The Palm Center, which does research on gays in the military, has issued a statement criticizing the press coverage of the aftermath of the Don’t Ask, Don’t Tell votes in Congress. Specifically, the Palm Center says that the New York Times is creating controversy over the implementation that doesn’t exist but instead is spin from pro-DADT forces.
Press stories have been saying that questions linger about whether there will be separate housing for gay troops, whether some units will continue to ban open gays, and whether chaplains and others with religious opposition to homosexuality will be forced out of the military. “These questions are completely off the table,” said Belkin. “Despite the backing of separate housing from the Marine Commandant, there is simply no serious proposal to build different quarters for gay people. Remember, lifting the ban allows gay people to identify themselves, but does not compel them to do so, and that’s what would be required if gays were to be forced into separate quarters. This is not a thorny question–it’s a red herring.” Some questions about whether same-sex partners would be offered housing and visitation rights, Belkin said, are yet to be determined. “But these are not implementation challenges; they are policy questions, and they don’t affect implementation.”
Belkin also disputed the notion that “don’t ask, don’t tell” gave “protections” to gay people, a point made by a lesbian soldier in the Times story. “Some gay service members have said the current policy makes it easier to conceal their identity because they’re not asked if they’re gay,” he said. “But the history and the data tell a different story, which is that both discharges and harassment went up under ‘don’t ask, don’t tell’ and that a majority of troops already believe there are gays in their units. Any feeling of being protected by the gay ban is a false sense of security.”
It’s not clear what specifically bothered the Palm Center, but here’s a passage dealing with the issues discussed in the critique.
Some homosexuals in the military say they are worried about how that process will work and whether they will be treated differently if they publicly acknowledge their sexual orientation. Some raised concerns about being harassed, assigned to separate barracks or shunned by colleagues who had been friendly before.
“In an idyllic world, getting rid of ‘don’t ask, don’t tell’ and saying ‘Everyone here is welcome’ is great,” said a 29-year-old lesbian in the Army National Guard, who asked that her name be withheld because she could still be discharged under the rule.
“But the policy actually allowed for a lot of protections,” the soldier said. “Getting rid of it completely without modifying it is kind of worrisome. The number of incidents against gays in the military is going to increase.”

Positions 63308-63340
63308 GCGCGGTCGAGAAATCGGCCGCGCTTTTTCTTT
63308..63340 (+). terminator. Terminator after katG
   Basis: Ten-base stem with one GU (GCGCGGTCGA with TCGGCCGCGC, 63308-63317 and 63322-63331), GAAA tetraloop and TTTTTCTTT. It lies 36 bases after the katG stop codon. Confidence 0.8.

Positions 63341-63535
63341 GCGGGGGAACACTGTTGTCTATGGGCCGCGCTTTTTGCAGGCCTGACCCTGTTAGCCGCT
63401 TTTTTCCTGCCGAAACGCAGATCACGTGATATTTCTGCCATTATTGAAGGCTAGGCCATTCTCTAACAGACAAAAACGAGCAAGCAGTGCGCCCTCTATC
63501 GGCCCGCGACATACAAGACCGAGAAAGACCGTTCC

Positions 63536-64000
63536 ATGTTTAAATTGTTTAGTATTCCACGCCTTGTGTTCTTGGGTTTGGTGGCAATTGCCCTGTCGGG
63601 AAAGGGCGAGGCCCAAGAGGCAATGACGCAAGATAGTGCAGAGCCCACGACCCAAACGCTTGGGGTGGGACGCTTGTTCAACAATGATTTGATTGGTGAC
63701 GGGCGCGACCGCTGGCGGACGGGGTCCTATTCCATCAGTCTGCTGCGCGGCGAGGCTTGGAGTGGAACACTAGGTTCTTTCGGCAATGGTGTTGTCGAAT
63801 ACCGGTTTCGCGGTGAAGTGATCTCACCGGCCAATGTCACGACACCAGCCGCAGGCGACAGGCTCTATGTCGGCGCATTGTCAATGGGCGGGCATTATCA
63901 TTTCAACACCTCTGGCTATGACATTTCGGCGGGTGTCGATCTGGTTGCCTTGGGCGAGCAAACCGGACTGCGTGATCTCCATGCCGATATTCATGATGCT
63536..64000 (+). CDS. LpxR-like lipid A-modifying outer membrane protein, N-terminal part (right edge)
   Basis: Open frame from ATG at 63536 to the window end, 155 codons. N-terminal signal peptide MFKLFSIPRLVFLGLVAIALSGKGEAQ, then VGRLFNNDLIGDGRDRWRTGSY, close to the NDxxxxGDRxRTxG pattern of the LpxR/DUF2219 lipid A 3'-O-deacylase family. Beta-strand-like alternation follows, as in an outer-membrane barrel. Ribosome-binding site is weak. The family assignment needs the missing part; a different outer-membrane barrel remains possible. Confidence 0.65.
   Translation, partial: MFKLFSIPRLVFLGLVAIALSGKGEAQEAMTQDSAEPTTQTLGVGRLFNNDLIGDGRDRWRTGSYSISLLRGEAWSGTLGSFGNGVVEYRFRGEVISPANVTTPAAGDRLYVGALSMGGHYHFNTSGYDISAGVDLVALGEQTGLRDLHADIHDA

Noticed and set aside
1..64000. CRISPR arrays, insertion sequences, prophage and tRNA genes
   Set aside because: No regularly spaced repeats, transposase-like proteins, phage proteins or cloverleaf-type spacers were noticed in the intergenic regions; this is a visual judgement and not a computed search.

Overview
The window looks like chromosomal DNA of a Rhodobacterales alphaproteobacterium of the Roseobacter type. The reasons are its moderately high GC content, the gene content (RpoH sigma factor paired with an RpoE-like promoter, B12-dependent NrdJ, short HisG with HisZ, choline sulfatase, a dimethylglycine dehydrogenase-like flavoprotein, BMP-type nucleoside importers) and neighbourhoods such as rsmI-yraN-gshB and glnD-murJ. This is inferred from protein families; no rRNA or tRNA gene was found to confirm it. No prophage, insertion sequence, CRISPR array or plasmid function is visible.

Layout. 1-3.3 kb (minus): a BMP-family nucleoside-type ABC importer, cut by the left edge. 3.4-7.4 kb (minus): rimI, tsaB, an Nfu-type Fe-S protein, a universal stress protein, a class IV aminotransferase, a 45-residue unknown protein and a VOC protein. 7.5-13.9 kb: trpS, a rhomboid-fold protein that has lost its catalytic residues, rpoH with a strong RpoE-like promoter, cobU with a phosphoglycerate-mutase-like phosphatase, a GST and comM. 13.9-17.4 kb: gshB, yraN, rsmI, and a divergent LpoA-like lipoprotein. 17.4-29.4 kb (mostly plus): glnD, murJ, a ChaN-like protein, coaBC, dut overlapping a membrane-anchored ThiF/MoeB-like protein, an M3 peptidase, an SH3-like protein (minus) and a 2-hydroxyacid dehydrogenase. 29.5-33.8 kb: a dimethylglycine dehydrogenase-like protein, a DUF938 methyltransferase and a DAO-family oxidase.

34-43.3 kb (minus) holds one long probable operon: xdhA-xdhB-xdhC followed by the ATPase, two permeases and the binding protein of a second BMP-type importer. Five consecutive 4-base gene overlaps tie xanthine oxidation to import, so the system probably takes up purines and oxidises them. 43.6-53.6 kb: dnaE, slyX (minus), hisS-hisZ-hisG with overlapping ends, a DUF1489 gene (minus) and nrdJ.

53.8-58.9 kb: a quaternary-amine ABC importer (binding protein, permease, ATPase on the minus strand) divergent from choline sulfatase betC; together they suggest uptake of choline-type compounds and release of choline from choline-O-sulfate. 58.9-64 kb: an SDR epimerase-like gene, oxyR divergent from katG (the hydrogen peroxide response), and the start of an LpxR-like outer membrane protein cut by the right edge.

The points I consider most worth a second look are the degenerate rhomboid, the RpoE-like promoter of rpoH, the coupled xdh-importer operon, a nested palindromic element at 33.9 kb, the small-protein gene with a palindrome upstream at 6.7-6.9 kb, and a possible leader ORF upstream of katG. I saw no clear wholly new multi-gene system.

Indeed, both opponents and supporters of the ban say a host of thorny practical questions will face the Pentagon if Congress gives final approval to legislation allowing the repeal of the ban, which could happen this summer.
Will openly gay service members be placed in separate housing, as the commandant of the Marine Corps has advocated? What benefits, if any, will partners or spouses of homosexual service members be accorded? Will all military units be required to treat homosexuals the same? And what training will heterosexual officers and enlisted troops receive to prepare them to serve with openly gay soldiers, sailors, airmen and Marines?
“The reality is, getting rid of ‘don’t ask, don’t tell’ doesn’t ensure that all lesbian and gay service members will be equal on that day,” said Aubrey Sarvis, executive director of the Servicemembers Legal Defense Network. “There will continue to be challenges to make full equality for gays and lesbians in the armed forces a reality.”
Does the Sarvis quote contradict the message the Palm Center is trying to argue? Is the Palm Center disagreeing with the quotes from service-members, who have expressed concerns?
It wouldn’t be the first time that the coalition advocating against DADT has disagreed on tactics and message, but the journalism question is whether it is wrong for the NYT and other media to raise concerns about implementation even though the Palm Center says its own research disagrees there is a problem? If advocates supporting DADT raise concerns, how is the media supposed to handle those arguments?
Here’s how the Palm Center describes the lack of dispute:
But Aaron Belkin, Director of the Palm Center, says this is a “false debate” taken up too readily by even mainstream journalists. “There is zero evidence that the transition will be difficult,” he said. “In fact, research across the board shows that implementation of openly gay service is a non-event and that the only thing that could make it bumpy is the suggestion by leaders that there’s cause for alarm.” Belkin pointed to research by the Government Accountability Office, the RAND Corporation, and the Palm Center showing that just two variables are relevant in ensuring a smooth transition: signals of confidence by leadership and a clear, single standard of behavior that applies to everyone. He also said that, unlike ending racial segregation, lifting “don’t ask, don’t tell” does not require massive change, such as the movement of personnel or newly integrating units, since gays are already integrated into units throughout the force, and polls show that many of them already serve openly.
Journalists shouldn’t create controversies that don’t exist, but I’m not sure that’s what the NYT was doing here. After a lot of anti-DADT news and editorial coverage, this seemed like a story that was worthwhile telling. It was supported by quotes from people on all sides and responded to the conversation that is taking place, even if it’s a conversation the Palm Center thinks isn’t necessary.